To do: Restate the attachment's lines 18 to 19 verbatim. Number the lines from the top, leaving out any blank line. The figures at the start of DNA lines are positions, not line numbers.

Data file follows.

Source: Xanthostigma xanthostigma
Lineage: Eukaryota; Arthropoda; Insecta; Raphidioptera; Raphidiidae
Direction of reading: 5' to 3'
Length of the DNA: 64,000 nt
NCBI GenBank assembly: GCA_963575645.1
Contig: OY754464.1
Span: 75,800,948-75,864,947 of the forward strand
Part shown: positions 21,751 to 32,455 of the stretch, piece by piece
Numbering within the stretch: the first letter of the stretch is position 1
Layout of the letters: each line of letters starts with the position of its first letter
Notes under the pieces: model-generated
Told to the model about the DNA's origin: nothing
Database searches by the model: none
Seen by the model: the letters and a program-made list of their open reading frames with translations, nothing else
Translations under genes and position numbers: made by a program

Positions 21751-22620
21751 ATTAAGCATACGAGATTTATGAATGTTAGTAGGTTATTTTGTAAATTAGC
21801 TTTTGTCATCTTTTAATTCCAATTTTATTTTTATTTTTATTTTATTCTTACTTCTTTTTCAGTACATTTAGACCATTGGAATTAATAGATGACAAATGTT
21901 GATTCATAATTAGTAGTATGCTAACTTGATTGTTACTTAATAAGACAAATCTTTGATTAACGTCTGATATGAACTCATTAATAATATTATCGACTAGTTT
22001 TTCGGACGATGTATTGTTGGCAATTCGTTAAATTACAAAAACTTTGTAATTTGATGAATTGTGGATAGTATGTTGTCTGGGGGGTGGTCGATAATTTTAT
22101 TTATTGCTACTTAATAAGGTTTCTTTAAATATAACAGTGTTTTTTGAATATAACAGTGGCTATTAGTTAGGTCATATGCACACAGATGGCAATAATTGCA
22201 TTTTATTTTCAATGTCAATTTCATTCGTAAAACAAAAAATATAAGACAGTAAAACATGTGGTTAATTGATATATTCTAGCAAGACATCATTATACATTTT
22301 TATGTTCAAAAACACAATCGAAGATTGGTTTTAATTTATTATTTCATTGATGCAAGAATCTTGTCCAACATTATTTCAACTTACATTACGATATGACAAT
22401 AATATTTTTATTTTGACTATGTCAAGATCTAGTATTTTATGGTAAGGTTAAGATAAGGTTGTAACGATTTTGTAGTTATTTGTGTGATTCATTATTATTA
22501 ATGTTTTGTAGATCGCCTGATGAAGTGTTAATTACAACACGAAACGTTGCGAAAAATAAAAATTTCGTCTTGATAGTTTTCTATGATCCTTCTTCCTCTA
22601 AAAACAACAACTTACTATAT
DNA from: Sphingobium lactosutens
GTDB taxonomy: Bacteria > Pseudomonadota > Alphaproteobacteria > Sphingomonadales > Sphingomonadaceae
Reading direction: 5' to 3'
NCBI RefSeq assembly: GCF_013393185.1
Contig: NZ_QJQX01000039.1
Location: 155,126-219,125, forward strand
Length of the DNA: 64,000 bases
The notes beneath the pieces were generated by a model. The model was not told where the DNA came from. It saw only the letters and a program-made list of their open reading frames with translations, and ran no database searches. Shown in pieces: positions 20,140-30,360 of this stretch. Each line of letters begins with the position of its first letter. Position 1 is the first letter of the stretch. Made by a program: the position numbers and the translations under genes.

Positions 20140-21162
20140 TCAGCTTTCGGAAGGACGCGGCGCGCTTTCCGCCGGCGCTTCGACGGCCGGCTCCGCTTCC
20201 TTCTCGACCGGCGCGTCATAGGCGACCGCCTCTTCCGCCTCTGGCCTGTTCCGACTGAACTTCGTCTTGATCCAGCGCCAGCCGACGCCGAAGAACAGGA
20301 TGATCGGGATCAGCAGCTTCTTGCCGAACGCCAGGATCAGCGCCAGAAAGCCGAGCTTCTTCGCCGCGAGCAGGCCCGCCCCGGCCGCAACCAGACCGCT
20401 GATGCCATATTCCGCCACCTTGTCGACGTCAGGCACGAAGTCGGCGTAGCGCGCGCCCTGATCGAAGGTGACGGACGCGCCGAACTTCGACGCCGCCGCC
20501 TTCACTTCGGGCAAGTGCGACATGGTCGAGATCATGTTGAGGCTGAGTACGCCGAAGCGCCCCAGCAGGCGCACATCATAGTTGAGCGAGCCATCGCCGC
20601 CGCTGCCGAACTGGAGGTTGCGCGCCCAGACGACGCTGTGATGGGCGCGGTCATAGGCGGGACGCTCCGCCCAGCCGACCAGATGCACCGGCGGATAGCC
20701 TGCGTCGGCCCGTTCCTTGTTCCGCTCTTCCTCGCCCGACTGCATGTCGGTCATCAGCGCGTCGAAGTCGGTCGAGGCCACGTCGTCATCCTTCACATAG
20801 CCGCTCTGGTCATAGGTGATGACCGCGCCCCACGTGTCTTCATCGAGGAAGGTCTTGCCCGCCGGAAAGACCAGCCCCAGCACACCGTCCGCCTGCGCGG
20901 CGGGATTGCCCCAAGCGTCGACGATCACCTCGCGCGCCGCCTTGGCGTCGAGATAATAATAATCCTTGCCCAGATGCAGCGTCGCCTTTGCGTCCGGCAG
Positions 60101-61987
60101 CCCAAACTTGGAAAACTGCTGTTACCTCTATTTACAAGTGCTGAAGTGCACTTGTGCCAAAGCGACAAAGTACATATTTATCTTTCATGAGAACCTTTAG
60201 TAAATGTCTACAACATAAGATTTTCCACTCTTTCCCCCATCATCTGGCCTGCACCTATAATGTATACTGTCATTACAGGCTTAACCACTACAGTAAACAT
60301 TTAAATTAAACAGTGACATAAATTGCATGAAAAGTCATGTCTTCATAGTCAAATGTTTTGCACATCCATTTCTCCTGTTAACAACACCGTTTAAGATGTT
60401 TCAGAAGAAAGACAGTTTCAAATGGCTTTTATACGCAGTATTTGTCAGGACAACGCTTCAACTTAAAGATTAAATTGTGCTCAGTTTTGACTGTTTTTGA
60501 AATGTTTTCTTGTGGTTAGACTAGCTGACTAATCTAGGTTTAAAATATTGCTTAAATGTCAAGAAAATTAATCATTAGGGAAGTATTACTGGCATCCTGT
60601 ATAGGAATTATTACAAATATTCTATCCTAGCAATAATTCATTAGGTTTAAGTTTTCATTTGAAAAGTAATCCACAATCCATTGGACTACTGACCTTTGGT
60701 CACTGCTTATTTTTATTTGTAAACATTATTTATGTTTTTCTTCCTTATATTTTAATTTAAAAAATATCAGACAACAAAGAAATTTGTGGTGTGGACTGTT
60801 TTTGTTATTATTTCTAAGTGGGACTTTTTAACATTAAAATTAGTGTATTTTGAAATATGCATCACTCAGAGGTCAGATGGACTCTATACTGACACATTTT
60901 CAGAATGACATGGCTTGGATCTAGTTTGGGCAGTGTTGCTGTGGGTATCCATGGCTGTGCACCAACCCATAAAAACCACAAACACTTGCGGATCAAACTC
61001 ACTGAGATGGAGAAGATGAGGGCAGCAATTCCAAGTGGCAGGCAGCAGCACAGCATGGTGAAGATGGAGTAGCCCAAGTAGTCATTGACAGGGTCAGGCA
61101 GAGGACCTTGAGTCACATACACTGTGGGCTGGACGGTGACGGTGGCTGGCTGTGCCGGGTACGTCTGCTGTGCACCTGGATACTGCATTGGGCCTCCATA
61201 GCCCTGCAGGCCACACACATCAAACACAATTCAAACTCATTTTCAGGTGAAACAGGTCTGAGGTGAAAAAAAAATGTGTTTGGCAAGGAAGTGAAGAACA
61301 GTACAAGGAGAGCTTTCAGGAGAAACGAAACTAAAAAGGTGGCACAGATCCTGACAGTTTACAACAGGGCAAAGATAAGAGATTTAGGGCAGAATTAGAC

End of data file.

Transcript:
21801 TTTTGTCATCTTTTAATTCCAATTTTATTTTTATTTTTATTTTATTCTTACTTCTTTTTCAGTACATTTAGACCATTGGAATTAATAGATGACAAATGTT
21901 GATTCATAATTAGTAGTATGCTAACTTGATTGTTACTTAATAAGACAAATCTTTGATTAACGTCTGATATGAACTCATTAATAATATTATCGACTAGTTT